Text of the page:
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What Does a Systems Analyst Do?

Systems analysts are the investigators of the digital realm. 

System analysts, also called computer system analysts or system architects, study computer systems and work closely with company executives and IT to find more efficient ways to use computer technology. They often also work with individual users so being able to work with many different types of people is an important skill. 

Systems analysts improve computer systems and develop new ones with better productivity in mind. This includes analyzing the cost and benefit of purchasing new hardware and software and the time necessary to train staff on new programs. 

Depending on the size of an operation, this role may include the work of a business analyst, but only if the system programming is done by someone else. 

Systems analysts are crucial to an organization and a good pathway for a computer specialist to learn about any industry. If that combination sounds intriguing, read on.

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$ 52,000 - $ 152,000
$ 94,000
47,710+
Systems analysts keep computer systems running efficiently
As organizations rely more on information technology, the demand for computer systems analysts will only go up. (Credit: Gorodenkoff/Shutterstock)

Job Responsibilities

  • Determine IT infrastructure needs
  • Monitor and improve existing computer systems
  • Evaluate new technologies
  • Analyze costs and benefits
  • Plan IT infrastructure from the ground up
  • Evaluate and select hardware and software solutions
  • Oversee and document installation of new systems 
  • Test systems
  • Train users
  • Write instruction manuals

 

How To Become A Systems Analyst: FAQs

What are the educational requirements to become a systems analyst?

Many employers prefer candidates with a bachelor’s degree in computer science or information technology (IT). However, employers may accept entry-level systems analysts who have an unrelated degree or no degree if the candidate has completed computer-related coursework. Someone with an associate degree, for example, could start as an IT support specialist and work their way up.

Most systems analysts continue their education through on-the-job training and continuing education. Some go on to earn a master’s degree in business administration (MBA) or computer science to give themselves a competitive edge.

What other qualifications do I need?

Business classes and knowledge can be helpful because systems analysts are often involved in both the technical side and the business side of a company. Industry-specific knowledge can also give candidates a leg up because it makes communication easier. 

What about certifications?

Continuing education is a must in this line of work. Program-specific certifications, such as Microsoft, are often provided by employers. Other credentials are a way for systems analysts to specialize. 

Where do systems analysts work?

Systems analysts may work for one company, or they may consult with several clients. They are needed at large corporations, small startups and government institutions.

How long does it take to become a systems analyst?

A bachelor’s degree takes four years. An associate degree takes two years, but additional education and training will be required. 

Is there a demand for systems analysts?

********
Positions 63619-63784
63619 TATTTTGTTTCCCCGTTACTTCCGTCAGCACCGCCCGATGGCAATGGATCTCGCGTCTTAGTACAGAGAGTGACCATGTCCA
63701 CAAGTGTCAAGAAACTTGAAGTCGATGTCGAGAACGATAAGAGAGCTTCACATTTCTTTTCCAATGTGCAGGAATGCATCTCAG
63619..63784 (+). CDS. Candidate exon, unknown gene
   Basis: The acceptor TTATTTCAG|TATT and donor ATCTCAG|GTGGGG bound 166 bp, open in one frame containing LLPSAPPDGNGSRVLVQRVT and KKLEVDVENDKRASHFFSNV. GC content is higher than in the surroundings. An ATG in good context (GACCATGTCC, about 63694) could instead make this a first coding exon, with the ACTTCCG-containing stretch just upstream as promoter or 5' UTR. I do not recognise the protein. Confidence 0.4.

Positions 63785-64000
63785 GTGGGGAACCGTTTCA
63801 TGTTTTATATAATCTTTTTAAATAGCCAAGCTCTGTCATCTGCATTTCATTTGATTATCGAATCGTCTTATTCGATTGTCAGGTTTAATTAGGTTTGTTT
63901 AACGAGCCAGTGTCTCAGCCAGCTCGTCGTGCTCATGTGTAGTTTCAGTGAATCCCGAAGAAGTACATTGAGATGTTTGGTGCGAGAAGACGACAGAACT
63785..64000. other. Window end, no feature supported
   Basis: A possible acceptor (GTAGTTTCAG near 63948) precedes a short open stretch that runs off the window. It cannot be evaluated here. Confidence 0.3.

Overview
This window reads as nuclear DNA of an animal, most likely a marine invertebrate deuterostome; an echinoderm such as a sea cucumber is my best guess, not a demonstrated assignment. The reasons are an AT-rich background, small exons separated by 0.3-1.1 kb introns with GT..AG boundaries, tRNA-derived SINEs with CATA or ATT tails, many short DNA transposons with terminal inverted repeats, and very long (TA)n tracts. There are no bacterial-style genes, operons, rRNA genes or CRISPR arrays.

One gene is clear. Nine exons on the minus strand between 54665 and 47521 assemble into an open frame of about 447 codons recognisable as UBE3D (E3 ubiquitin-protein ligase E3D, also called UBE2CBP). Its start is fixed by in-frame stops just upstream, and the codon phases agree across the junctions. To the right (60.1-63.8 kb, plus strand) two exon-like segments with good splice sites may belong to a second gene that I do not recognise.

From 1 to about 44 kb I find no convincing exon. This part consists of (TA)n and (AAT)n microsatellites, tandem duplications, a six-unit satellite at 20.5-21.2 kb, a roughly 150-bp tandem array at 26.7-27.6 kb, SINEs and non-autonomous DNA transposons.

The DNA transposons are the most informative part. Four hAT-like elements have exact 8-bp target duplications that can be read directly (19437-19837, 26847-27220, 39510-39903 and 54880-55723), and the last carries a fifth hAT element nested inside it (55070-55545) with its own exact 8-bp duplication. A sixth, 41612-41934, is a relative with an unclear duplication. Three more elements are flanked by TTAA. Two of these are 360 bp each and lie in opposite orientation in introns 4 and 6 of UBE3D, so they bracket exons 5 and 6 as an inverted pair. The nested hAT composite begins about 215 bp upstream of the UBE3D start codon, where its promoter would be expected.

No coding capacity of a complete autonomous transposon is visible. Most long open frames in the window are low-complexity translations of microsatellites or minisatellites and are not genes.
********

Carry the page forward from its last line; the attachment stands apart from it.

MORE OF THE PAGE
Yes. Job openings are expected to grow 7% from 2020 to 2030, according to the Bureau of Labor Statistics. 

What skills and qualities would make someone a good fit for this job?

  • Excellent listening and communication skills
  • Strong analytical skills
  • An eye for detail
  • A knack for finding creative solutions
  • Proficiency in programming languages
  • Curiosity about learning new computer skills
  • Typically extroverted and open 
  • Can analyze both business and technical demands from a company perspective

The bottom line on becoming a systems analyst

If you want the kind of career that makes you indispensable to a company’s overall strategy, consider this role. Systems analysts make an impact at big and small companies because they focus on increasing productivity and reducing costs. 

If you’re hands-on kind of person, consider a small company. If you’re a big-picture person, a bigger company where you lead a team may be a better fit. 
 

Systems Analyst Training in Your Area

Coordinates

Cybersecurity Certificate

Butler Community College
El Dorado (81.0 Miles)
Hutchinson Community College logo

Computer Support Specialist, A.A.S.

Hutchinson Community College
Hutchinson (138.4 Miles)
Hutchinson Community College logo

Computer Support Specialist Certificate

Hutchinson Community College
Hutchinson (138.4 Miles)

Information & Network Technology, A.A.S.

Manhattan Area Technical College
Manhattan (153.6 Miles)
Oklahoma City Community College logo

Computer Networking Support Certificate

Oklahoma City Community College
Oklahoma City (156.7 Miles)
Oklahoma City Community College logo

Computer Systems Support, A.A.S.

Oklahoma City Community College
Oklahoma City (156.7 Miles)
Oklahoma City Community College logo

Computer Systems Support Certificate

Oklahoma City Community College
Oklahoma City (156.7 Miles)
Oklahoma City Community College logo

Geographic Information System, A.A.S.

Oklahoma City Community College
Oklahoma City (156.7 Miles)

Information Network Technology, A.A.S.

Pratt Community College
Pratt (169.3 Miles)

Computer Information Systems, A.A.S.

Garden City Community College
Garden City (287.8 Miles)

Cybersecurity, A.S.

Garden City Community College
Garden City (287.8 Miles)
Three Rivers College logo

Information Technology Specialist, A.A.S.

Three Rivers College
Poplar Bluff (292.5 Miles)